The Branding Behind The NBA 2K League Team Logos


NBA 2K League and Team Logos (Photo: NBA)

NBA 2K League and Team Logos (Photo: NBA)

TNL Take: This week saw the release of the NBA 2K League logo as well as the reveal of the individual team names and branding.  

The NBA 2K League Logo was revealed first:

  • The NBA 2K League logo uses the colors and shape of the NBA logo and incorporates the font of the NBA 2K logo
  • Unlike traditional sports leagues, there is no human silhouette, a nod to the inclusive nature of the league 
  • Centerpiece of the design is a basketball

The Next Level also spoke with individuals at Wizards District Gaming, Pacers Gaming and Jazz Gaming for their take on the team branding.




You can clearly see the color connection with parent company Monumental Sports and Entertainment and the Washington Wizards with the familiar red and blue. The 3 stars in the logo represent not only the 3 stars in the DC flag, but also the communities of DC, Maryland and Virginia.

“We couldn’t be more excited to unveil the branding for Wizards District Gaming. Our logo is the perfect extension of the values that are reflective of the MSE family of teams: inclusivity, diversity, and a desire to be the best. We are confident that fans our franchises, as well as the DMV area as a whole, will be able to appreciate our approach to representing our home in an authenticate and meaningful way.”- Grant Paranjape, Director of Esports Business & Team Operations




Who doesn't love Boomer, the Indiana Pacers mascot? The Pacers Gaming logo is a new interpretation of the familiar feline.

“Boomer, the Pacers Panther mascot, is part of our heritage and symbolizes confidence, courage, and power. This new modernized version of the Pacers Panther is also sleek, confident, sly, and ready to pounce. We're proud, we're confident, and we know the game of basketball better than anyone else. This is Indiana. This is Pacers Gaming.” - Cody Parrent, Director of eSports Operations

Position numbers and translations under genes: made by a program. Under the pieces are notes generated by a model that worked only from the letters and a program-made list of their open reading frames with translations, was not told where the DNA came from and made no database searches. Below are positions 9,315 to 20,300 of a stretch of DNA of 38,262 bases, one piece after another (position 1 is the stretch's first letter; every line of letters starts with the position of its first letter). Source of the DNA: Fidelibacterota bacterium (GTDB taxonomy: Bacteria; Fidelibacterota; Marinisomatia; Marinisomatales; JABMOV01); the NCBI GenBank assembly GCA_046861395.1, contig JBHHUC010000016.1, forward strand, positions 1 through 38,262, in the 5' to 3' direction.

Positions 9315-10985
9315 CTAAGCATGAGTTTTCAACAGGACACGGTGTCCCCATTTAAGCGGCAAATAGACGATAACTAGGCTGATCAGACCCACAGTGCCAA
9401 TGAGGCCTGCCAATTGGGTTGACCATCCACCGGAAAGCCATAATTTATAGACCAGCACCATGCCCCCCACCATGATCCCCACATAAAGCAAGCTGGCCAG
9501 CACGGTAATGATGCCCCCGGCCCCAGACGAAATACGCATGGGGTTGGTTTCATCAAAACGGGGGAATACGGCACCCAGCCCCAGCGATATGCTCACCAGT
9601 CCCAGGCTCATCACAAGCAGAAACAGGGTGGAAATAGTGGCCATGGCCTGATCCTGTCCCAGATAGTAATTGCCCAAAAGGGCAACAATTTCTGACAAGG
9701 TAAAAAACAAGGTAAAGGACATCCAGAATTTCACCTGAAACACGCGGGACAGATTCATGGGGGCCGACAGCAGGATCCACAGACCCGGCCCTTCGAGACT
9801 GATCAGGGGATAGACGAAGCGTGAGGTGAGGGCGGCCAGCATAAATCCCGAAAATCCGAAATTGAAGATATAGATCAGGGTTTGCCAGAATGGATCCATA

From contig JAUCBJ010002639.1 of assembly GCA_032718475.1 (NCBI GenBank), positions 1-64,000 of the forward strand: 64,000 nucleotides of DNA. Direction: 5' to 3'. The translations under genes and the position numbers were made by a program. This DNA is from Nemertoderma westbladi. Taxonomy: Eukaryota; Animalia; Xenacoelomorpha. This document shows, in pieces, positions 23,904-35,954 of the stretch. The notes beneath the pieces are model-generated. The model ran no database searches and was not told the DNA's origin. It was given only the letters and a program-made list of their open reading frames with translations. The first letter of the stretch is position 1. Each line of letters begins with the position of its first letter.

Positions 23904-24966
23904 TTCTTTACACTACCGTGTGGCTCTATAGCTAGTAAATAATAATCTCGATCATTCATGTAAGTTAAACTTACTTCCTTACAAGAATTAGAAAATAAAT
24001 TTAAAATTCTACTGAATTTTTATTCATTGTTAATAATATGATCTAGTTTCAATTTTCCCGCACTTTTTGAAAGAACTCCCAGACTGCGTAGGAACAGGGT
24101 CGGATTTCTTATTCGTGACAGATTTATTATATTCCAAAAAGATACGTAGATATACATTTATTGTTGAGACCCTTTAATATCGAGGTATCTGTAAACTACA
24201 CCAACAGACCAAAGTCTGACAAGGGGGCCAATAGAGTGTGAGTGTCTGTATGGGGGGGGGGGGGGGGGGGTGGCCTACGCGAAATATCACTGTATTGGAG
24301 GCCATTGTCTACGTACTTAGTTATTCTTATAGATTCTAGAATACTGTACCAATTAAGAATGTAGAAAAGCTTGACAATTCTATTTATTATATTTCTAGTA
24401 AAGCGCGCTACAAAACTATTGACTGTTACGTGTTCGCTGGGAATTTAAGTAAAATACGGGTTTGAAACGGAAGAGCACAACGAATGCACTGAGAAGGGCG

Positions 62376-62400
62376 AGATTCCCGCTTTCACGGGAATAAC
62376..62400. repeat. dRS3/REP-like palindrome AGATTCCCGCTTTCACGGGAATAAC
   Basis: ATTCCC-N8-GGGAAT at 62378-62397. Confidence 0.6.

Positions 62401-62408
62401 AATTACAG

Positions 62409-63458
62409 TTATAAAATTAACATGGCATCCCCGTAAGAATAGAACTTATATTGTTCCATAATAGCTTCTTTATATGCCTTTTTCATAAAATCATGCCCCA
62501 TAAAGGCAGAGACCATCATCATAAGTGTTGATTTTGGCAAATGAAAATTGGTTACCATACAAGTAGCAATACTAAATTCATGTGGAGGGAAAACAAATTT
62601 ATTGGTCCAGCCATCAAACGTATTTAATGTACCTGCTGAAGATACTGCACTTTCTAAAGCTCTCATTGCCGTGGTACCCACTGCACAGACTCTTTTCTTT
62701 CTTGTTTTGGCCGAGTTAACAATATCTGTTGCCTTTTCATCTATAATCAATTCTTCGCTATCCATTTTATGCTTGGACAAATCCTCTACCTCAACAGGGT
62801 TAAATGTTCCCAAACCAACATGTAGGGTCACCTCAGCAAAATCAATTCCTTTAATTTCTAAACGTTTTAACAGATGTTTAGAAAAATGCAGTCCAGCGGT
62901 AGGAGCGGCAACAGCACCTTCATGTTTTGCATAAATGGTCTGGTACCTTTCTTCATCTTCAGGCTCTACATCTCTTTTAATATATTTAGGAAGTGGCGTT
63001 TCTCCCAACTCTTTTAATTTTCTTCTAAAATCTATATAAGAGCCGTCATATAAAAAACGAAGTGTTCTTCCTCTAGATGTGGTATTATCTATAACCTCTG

The Jazz Gaming logo keeps the traditional Utah Jazz colors in place while also cleverly combing the J and G together. The alternate logo even mashes up the music background of the organization.

“We wanted our logo to showcase the state of Utah and show its part in video game history as well. It also gives you the look & feel that it belongs together with the other franchises at LHM Sports & Entertainment. We are very proud of the logo and look forward to what we build behind it.” - Josh Barney, Director of Esports and Tech


While the NBA 2K League will not showcase current players or teams, every logo and brand asset pays homage to their traditional sports counterpart. Will be interesting to see the crossover appeal between a basketball fan and a NBA 2K fan once the league launches next year.

Esports Week In Review | NBA 2K League, Twitch Top 10, Podcast and 5 Questions With


Esports Week In Review

Esports Week In Review

TNL Take: This week we looked at how the NBA 2K League could affect traditional sports, Fortnite rising on the Twitch Top 10, TNL esports podcast featuring Brett Lautenbach (President of NRG Esports) and 5 Questions With Stéphane Gambetta from Esports BAR.



10 Ways The NBA 2K League Could Change All Sports Not Just Esports

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Have a great weekend!